Sex slave apol­ogy urged from Ja­panese PM

The China Post - - GUIDE POST -

Ja­panese aca­demics Mon­day urged Prime Min­is­ter Shinzo Abe to re­new apolo­gies for the coun­try’s im­pe­ri­al­ist past and of­fer to com­pen­sate vic­tims of its wartime brothel sys­tem, in the lat­est in­ter­ven­tion from ed­u­ca­tion­al­ists.

The move comes as the na­tion­al­ist Abe pre­pares a state­ment he is ex­pected to de­liver in Au­gust. It is be­ing closely watched for any sign of back­slid­ing on pre­vi­ous Ja­panese apolo­gies.

Nearly 200 aca­demics in­clud­ing ex­perts on Ja­panese and Korean his­tory signed the state­ment im­plor­ing Abe to re­peat pre­vi­ous ex­plicit prime min­is­te­rial apolo­gies for Ja­panese vi­o­lence.

The state­ment, also signed by dozens of jour­nal­ists, lawyers and rights ac­tivists, said Abe’s ex­pected an­nounce­ment “must reaf­firm that in­va­sion and colo­nial con­trol caused harm and pain to neigh­bor coun­tries ... and it must ex­press re­newed sen­ti­ments of re­gret and apol­ogy.”

Sig­na­to­ries say Tokyo must face up to its re­spon­si­bil­ity for the sex­ual en­slave­ment of thou­sands of women, an is­sue at the heart of the bit­ter en­mity be­tween Ja­pan and South Korea, from where most of the women came.

“We em­pha­size res­o­lu­tion of the com­fort women is­sue this time, as the re­la­tion­ship be­tween Ja­pan and South Korea has been strained,” said one of the or­ga­niz­ers Haruki Wada, his­to­rian and pro­fes­sor emer­i­tus of Tokyo Uni­ver­sity, us­ing Ja­pan’s pre­ferred eu­phemism.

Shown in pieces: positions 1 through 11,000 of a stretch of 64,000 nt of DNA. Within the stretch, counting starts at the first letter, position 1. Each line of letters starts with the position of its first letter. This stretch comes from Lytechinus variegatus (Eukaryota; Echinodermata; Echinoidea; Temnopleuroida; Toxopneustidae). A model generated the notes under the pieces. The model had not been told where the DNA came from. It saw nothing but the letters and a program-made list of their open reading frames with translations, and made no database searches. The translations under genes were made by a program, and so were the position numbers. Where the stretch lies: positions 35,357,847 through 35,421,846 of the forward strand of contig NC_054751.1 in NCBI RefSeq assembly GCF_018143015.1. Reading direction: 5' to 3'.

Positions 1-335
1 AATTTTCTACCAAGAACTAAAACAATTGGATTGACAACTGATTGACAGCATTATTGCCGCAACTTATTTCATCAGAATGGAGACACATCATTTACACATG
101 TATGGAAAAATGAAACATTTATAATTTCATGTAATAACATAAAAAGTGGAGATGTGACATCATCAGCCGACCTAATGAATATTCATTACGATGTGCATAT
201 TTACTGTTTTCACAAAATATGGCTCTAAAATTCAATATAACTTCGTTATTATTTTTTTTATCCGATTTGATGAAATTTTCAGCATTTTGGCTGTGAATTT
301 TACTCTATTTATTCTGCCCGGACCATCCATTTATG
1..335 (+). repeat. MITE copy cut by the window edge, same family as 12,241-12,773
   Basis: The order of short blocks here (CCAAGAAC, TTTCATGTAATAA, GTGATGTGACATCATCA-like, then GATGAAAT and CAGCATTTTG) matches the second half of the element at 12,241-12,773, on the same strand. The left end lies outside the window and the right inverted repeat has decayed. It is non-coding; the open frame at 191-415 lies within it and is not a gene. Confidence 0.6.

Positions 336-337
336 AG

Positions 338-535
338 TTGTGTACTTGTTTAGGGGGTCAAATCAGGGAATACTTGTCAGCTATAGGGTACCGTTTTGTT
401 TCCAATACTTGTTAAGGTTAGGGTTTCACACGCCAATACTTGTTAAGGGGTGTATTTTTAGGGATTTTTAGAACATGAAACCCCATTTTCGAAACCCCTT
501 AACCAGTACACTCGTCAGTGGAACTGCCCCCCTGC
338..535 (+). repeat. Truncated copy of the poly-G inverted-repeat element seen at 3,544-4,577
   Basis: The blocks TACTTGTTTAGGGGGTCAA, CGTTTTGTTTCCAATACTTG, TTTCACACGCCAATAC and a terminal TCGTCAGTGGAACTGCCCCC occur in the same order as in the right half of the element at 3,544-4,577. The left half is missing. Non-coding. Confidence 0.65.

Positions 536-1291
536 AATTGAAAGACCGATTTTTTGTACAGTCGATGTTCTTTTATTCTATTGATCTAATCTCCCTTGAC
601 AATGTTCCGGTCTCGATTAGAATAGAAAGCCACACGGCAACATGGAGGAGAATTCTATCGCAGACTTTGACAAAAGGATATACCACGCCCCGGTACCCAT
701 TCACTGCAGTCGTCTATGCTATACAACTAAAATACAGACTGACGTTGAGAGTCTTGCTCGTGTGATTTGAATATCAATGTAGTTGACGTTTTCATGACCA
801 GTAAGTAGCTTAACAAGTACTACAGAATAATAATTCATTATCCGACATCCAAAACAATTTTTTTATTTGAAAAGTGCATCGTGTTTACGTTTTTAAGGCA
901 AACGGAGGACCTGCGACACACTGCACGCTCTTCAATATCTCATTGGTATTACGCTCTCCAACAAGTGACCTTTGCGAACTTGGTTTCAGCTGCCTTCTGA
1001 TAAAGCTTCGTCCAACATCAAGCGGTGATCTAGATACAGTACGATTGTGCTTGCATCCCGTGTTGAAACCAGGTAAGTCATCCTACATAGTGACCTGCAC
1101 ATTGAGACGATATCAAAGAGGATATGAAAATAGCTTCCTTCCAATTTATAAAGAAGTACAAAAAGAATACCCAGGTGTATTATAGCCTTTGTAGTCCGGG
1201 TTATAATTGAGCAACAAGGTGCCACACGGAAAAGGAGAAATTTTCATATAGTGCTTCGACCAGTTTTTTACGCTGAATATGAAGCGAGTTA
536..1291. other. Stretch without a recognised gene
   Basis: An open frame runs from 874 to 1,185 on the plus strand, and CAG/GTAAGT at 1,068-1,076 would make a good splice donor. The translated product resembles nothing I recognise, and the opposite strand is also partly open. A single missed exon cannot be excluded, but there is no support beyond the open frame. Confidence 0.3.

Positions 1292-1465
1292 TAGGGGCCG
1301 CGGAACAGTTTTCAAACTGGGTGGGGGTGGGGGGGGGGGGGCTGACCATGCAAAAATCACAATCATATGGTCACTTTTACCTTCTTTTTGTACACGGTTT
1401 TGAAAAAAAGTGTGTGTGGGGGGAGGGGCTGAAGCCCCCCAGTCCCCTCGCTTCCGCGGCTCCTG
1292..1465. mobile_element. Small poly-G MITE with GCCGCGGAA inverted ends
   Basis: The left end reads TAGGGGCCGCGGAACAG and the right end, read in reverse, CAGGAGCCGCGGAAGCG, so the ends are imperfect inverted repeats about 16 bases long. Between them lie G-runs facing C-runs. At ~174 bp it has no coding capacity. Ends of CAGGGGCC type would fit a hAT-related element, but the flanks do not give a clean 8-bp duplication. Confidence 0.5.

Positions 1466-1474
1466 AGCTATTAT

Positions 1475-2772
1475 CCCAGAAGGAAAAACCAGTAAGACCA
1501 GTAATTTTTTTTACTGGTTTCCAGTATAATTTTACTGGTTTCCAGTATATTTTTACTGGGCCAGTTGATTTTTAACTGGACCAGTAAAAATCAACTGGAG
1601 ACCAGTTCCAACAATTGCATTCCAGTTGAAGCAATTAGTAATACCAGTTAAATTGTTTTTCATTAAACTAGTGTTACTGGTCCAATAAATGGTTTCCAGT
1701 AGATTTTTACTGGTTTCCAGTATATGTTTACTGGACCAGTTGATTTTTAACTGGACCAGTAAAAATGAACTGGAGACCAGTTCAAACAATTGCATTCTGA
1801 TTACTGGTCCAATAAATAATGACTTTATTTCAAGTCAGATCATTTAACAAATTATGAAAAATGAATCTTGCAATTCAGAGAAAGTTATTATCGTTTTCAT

“We hope Prime Min­is­ter Abe will re­flect our voices in his state­ment,” Wada told AFP.

Abe’s pre­de­ces­sors of­fered ex­plicit apolo­gies for colo­nial rule and ag­gres­sion on the 50th and 60th an­niver­saries of the war’s end, but he has hinted he is un­likely to re­peat that — say­ing in­stead he wants to is­sue a “for­ward-look­ing” state­ment.

That sen­ti­ment has caused dis­quiet among Ja­panese lib­er­als and anger in Bei­jing and Seoul, which in­sist Tokyo has not made amends.

Ja­pan of­fered an apol­ogy to for­mer sex slaves in 1993 — the words of which re­main gov­ern­ment pol­icy — but cam­paign­ers ac­cuse Abe of play­ing down any of­fi­cial role by the coun­try or its mil­i­tary.

“A re­newed ef­fort is called for from the gov­ern­ment of Ja­pan” in tak­ing steps “to­wards the 50 or so sur­viv­ing vic­tims,” the let­ter said.

The lat­est open let­ter comes af­ter a sim­i­lar one last month signed by sev­eral hun­dred aca­demics. Weeks later, 16 Ja­panese aca­demic so­ci­eties — in­clud­ing the His­tor­i­cal Science So­ci­ety of Ja­pan — is­sued a state­ment echo­ing the let­ter.

Main­stream his­to­ri­ans say around 200,000 women, mostly from Korea but also from other Asian na­tions, were sys­tem­at­i­cally raped by Ja­pan’s im­pe­rial forces in mil­i­tary broth­els.

Ja­panese con­ser­va­tives, how­ever, say no of­fi­cial doc­u­ments prove gov­ern­ment in­volve­ment in the sys­tem. They say the women were com­mon pros­ti­tutes en­gaged in a com­mer­cial ex­change.

They have also ar­gued that mem­o­ries of the sur­vivors can­not be trusted and are highly politi­cized in an is­sue that serves as one of the main geopo­lit­i­cal fault lines run­ning through East Asia.

Newspapers in English

Newspapers from Taiwan

© PressReader. All rights reserved.